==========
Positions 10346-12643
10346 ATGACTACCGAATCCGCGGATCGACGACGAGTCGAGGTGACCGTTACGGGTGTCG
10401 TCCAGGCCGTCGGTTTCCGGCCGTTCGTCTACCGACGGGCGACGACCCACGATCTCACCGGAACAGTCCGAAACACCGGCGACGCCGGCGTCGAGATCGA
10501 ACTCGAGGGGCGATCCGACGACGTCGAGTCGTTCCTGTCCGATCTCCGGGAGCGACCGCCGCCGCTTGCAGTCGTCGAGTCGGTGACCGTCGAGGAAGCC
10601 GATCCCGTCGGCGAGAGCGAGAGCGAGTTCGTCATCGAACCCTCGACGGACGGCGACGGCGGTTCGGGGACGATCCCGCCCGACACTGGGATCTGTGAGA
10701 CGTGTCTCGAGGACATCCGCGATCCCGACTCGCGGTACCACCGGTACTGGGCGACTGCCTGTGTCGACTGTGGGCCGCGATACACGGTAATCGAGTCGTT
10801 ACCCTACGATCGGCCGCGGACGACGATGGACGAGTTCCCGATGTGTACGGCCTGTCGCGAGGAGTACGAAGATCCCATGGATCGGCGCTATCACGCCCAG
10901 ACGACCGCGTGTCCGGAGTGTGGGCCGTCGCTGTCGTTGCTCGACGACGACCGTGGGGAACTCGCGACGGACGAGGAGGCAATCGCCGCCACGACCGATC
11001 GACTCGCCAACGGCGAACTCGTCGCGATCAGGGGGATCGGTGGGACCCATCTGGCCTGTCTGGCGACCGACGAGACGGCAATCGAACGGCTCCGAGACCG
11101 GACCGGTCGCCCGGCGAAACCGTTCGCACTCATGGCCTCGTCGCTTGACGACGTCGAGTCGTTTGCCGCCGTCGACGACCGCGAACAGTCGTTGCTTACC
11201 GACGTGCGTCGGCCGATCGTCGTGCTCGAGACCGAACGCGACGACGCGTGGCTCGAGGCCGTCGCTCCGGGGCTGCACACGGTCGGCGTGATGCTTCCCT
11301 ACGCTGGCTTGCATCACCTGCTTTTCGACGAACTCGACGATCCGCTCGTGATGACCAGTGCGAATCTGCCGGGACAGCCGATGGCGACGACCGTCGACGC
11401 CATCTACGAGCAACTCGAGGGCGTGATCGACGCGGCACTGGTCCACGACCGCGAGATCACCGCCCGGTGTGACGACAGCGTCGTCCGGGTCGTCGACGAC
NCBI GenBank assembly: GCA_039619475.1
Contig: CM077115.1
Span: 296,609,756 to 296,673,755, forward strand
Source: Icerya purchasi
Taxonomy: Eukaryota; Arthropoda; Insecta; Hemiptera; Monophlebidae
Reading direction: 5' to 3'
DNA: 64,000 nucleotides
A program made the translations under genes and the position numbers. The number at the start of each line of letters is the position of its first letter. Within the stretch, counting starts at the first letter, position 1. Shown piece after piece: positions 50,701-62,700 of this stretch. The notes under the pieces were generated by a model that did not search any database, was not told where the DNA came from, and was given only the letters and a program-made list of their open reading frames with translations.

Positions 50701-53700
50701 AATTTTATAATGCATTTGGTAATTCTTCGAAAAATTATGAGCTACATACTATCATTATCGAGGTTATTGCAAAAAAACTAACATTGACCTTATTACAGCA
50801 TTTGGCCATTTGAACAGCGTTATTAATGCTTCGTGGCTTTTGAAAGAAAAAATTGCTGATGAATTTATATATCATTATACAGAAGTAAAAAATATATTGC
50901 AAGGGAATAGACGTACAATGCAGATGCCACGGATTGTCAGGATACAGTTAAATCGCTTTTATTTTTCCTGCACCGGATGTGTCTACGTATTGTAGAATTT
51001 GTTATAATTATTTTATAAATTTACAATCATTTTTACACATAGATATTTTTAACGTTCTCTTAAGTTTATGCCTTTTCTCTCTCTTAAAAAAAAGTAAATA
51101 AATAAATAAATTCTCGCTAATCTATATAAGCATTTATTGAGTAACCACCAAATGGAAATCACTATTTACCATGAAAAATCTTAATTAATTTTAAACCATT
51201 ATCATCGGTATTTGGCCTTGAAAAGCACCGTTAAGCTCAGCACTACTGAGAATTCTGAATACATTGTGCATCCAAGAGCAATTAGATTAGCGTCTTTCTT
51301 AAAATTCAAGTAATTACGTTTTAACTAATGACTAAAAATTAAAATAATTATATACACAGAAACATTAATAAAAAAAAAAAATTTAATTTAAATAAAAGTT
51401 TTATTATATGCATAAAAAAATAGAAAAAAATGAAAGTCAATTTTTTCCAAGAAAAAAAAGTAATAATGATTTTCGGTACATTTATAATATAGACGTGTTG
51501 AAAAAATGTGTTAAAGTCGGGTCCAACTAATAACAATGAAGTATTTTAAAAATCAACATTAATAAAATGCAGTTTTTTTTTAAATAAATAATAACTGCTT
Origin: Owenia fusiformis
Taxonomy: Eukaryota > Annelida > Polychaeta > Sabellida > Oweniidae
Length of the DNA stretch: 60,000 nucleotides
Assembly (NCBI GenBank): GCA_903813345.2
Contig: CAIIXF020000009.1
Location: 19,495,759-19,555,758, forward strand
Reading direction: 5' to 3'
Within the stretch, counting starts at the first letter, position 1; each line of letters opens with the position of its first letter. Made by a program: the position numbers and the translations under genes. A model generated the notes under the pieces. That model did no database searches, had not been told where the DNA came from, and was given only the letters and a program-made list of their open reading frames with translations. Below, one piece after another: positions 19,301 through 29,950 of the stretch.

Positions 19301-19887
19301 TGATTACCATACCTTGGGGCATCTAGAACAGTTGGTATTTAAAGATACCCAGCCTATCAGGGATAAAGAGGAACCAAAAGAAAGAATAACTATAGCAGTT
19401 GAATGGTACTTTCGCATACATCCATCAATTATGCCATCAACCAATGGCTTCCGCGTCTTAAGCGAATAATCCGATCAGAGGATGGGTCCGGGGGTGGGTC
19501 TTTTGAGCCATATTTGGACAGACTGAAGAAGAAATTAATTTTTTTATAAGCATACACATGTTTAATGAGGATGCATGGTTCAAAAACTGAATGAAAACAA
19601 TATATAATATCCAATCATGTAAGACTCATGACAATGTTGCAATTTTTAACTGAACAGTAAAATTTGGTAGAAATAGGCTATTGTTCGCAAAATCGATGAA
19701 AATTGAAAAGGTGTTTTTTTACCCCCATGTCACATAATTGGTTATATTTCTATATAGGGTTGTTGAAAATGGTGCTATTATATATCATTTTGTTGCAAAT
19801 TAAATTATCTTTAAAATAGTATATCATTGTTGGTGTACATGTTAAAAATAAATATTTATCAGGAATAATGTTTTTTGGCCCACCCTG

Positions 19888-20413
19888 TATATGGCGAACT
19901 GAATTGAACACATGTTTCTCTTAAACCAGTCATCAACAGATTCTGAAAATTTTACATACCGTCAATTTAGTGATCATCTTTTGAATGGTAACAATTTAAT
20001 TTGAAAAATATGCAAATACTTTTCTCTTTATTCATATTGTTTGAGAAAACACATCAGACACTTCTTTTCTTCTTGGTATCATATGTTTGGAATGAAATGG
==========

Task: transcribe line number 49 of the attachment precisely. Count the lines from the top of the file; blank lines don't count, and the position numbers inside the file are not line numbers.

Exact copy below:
19901 GAATTGAACACATGTTTCTCTTAAACCAGTCATCAACAGATTCTGAAAATTTTACATACCGTCAATTTAGTGATCATCTTTTGAATGGTAACAATTTAAT